The statistics for this sport are unreliable, and possibly even non-existent, but judging by the number of participants in local kayak fishing tournaments in the US, for which the statistics are reliable, and by other sources of quasi reliable data (E.G. Google), it is possible to estimate the total number of people who fish regularly from kayaks (I.E. kayak anglers) as ranging in the lower tens of thousands.

The sport of kayak fishing and the kayak fishing industry have evolved considerably in the past decade, and this blog will cover both.

The statistics for this sport are unreliable, and possibly even non-existent, but judging by the number of participants in local kayak fishing tournaments in the US, for which the statistics are reliable, and by other sources of quasi reliable data (E.G. Google), it is possible to estimate the total number of people who fish regularly from kayaks (I.E. kayak anglers) as ranging in the lower tens of thousands.

This number is still very small in comparison with the overall number of people who take part in recreational fishing, estimated at over forty million in the US alone, and compared with the total number of leisure boats registered in the US, which attains seventeen million – most of them motorboats.

The United States being the biggest market for boats, kayaks, and fishing gear makes such estimate more compatible with reality.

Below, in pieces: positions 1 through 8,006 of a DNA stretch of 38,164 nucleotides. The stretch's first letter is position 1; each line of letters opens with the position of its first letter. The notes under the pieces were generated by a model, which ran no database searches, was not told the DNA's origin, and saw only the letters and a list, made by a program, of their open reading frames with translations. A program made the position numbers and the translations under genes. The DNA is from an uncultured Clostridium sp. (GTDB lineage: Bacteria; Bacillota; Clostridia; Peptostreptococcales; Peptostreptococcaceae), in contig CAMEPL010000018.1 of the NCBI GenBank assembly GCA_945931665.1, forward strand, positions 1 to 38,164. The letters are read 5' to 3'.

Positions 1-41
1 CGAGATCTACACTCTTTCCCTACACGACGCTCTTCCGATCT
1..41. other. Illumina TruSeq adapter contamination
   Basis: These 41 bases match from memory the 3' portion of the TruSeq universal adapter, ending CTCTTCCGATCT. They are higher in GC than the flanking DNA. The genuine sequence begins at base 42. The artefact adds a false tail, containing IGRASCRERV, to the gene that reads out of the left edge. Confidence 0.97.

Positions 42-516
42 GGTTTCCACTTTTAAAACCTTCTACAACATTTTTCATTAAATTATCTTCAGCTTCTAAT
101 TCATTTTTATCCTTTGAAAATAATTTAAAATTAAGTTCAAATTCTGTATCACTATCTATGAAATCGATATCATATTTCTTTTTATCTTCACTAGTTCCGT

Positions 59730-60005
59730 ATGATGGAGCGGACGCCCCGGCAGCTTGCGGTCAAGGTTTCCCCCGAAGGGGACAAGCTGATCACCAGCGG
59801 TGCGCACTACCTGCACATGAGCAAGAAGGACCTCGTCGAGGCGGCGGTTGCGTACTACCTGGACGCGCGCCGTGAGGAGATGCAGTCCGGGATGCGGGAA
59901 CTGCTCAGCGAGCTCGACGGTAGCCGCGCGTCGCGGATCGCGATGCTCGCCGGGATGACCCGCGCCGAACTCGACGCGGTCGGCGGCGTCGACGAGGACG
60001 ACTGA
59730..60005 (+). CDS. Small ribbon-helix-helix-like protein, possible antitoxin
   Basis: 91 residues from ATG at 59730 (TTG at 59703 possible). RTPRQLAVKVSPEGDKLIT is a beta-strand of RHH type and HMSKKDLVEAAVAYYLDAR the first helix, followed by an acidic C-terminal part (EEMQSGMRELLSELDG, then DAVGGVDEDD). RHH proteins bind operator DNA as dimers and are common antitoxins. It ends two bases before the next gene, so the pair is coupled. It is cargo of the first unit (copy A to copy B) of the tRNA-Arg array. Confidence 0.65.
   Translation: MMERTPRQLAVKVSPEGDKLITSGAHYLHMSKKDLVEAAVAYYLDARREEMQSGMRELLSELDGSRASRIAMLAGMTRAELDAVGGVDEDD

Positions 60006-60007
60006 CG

As for the growth rate in participation, judging from Internet activity, as well as numbers of participants in local kayak fishing tournaments, it is possible to say that the exponential growth rate that characterized the first half of this decade has plateaued, or at least come down to a rate of a few percent annually.

The New Jersey store that pioneered this sport, and played an important role in promoting it through its popular online forums, closed a year ago. On the other hand, major distributors of fishing gear and fishing boats now offer fishing kayaks as part of their regular product offering.

As far as media coverage in concerned, two opposite trends can be perceived:

The first is a slow decrease in external coverage, that is the overall attention given to kayak fishing in the general media (TV and newspapers) has been decreasing steadily.

On the other hand, the kayak fishing market itself has come up with a plethora of online publications, from kayak fishing magazines to websites and discussion forums, and blogs. There is still only one hard copy kayak fishing magazine, and it is not clear if its publishers intend to keep printing it, since its number of issues published per year keeps decreasing.